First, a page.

*I have marked the above passage as a quotation, although I have abridged the extract, without giving the exact words.

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which is a manifest departure from elevated moral principle. 2. Is retaliation, in the intercourse between man and man, generally wise? Do we not commonly observe, that it leads men to headlong vindictiveness, which is as likely to injure themselves as their opponent? 3. Our object is to distress the other country until we oblige her to alter her policy and receive our products. But will this appeal to her fears be as likely to produce the change which we desire as setting her the example of manly generosity? Of all means that can be conceived, a threat is the least likely to produce effect upon large masses of men. 4. But if we resolve to injure our neighbor, let us see that we do not too much injure ourselves, and thus render her enmity still more effective. She refuses our products, and we retaliate by refusing hers. Now we can, by exchange with other nations, procure her products at a cheaper rate than we can manufacture them ourselves, or we cannot. If we cannot, then a duty is unnecessary, since we shall, in that case, of course, produce them ourselves. If, in consequence of the obstacles which Great Britain opposed to the reception of our raw material, her cottons were raised in price as high as those manufactured here, we should exclude them immediately by our own products. If, on the other hand, by means of a double exchange, we can procure them cheaper than we could procure them in any other manner, it would be for our interest thus to procure them. Because another nation wishes to injure us, there is no reason why we should injure ourselves. We surely injure ourselves when we pay a dollar for an article when we could get it just as well for seventy-five cents. And besides, it is said, we wish to become independent of the other nation. True; but how shall we become independent of her. Clearly by becoming wealthy and powerful. But the way to wealth and power is, surely, to buy where we can buy on the best terms, and sell where we can sell on the best terms. We thus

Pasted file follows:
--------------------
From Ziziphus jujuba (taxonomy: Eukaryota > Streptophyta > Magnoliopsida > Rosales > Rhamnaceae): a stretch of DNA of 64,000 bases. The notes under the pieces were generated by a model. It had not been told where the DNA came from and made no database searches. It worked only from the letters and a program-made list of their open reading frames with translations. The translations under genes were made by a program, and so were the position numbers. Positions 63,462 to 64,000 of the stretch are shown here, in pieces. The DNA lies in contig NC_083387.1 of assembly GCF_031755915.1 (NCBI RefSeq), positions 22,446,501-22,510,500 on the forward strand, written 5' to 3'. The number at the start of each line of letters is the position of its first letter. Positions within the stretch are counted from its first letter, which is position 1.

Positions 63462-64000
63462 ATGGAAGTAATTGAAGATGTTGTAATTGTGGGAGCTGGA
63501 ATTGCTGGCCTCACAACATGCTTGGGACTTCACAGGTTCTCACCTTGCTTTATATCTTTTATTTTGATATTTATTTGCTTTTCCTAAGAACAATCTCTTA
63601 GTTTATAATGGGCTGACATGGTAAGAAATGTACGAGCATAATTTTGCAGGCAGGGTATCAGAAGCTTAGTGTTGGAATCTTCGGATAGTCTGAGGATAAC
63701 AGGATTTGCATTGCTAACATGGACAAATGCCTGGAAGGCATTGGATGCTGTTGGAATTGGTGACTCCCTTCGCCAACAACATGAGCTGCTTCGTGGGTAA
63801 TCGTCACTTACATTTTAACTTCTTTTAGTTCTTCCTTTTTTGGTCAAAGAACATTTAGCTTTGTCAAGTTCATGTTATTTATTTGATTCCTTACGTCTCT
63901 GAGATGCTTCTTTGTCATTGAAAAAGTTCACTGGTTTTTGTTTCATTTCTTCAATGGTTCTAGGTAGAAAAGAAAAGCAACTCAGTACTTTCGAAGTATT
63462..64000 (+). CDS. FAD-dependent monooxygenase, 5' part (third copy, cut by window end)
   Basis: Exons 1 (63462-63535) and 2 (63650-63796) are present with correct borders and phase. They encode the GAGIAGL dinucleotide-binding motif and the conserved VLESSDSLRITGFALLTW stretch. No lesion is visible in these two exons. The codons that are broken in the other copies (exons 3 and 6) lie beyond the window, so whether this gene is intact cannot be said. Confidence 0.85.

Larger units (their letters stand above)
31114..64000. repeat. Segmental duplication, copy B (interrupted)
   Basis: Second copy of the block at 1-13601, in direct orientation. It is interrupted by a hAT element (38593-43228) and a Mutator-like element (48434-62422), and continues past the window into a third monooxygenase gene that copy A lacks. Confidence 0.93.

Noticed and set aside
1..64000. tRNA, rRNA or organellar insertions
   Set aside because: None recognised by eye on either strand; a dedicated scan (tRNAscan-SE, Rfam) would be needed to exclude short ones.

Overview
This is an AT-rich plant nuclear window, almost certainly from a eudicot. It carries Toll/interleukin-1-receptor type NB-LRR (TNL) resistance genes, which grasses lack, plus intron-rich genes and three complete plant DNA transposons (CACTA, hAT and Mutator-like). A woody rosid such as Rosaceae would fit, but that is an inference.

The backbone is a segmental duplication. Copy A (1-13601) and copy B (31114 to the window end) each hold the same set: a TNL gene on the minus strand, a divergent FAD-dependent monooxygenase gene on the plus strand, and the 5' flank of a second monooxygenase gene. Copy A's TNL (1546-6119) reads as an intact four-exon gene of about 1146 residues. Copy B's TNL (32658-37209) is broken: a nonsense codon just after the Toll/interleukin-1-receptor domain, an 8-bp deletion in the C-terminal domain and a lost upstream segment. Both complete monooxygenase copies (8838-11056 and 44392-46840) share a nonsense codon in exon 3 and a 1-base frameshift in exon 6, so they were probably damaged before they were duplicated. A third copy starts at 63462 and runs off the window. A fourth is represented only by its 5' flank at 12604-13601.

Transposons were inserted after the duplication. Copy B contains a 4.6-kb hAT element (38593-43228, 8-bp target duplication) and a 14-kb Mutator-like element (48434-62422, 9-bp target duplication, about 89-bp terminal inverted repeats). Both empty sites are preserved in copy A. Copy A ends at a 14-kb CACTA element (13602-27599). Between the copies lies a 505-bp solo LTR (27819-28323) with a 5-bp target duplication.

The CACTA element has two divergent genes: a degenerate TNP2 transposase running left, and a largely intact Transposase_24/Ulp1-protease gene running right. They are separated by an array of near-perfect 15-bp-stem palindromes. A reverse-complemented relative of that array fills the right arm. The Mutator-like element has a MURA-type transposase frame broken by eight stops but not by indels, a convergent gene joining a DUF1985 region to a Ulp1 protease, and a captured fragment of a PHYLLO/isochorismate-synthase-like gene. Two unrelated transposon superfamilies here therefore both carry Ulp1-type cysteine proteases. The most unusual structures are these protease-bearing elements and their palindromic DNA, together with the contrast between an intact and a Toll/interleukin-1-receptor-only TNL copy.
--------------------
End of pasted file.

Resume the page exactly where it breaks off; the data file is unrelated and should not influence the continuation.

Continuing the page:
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shall the most rapidly accumulate wealth, and increase our population, and thus most readily shall we be able to compete with the manufactures of any other nation. The question, then, seems to be simply this. Shall we diminish our own happiness for the sake of diminishing the happiness of another? or shall we, deaf to the instigations of vindictiveness, and irrespective of the effect upon others, promote our own happiness by every means in our power? Or still further, if we resolve to punish our neighbor, would it not be worth while to ask what it will cost; and whether we are willing, for the sake of retaliation, to pay several millions of dollars annually. To all this, it is, finally, objected, that a government having adopted a restrictive system, and having thus obliged persons formerly engaged in other branches of industry to embark in manufactures, is under moral obligation to continue that protection; at least so long as to enable the manufacturer to change his mode of employment without injury. To this objection I have no desire to make any reply. It is a question of morals, and not of political economy. Whatever the government has directly or indirectly pledged itself to do, it is bound to do. But this has nothing to do with the question of the expediency, or inexpediency, of its having, in the first instance, thus bound itself; nor with the question whether it be not expedient to change its system as fast as it may be able to do so, consistently with its moral obligations. For these reasons, I do not believe that the direct efforts of government are to be numbered among the means for encouraging the application of labor to capital. Their good effect, if it exist, must, therefore, be sought for, not in their effect upon production, but upon something else. But it may be asked, can a government do nothing to promote the industry of a people, and to increase the amount of their production? I answer; they can do much. 1. They can enact wise, wholesome, and equitable laws, and thus protect the individual in the exercise of his right of person and property.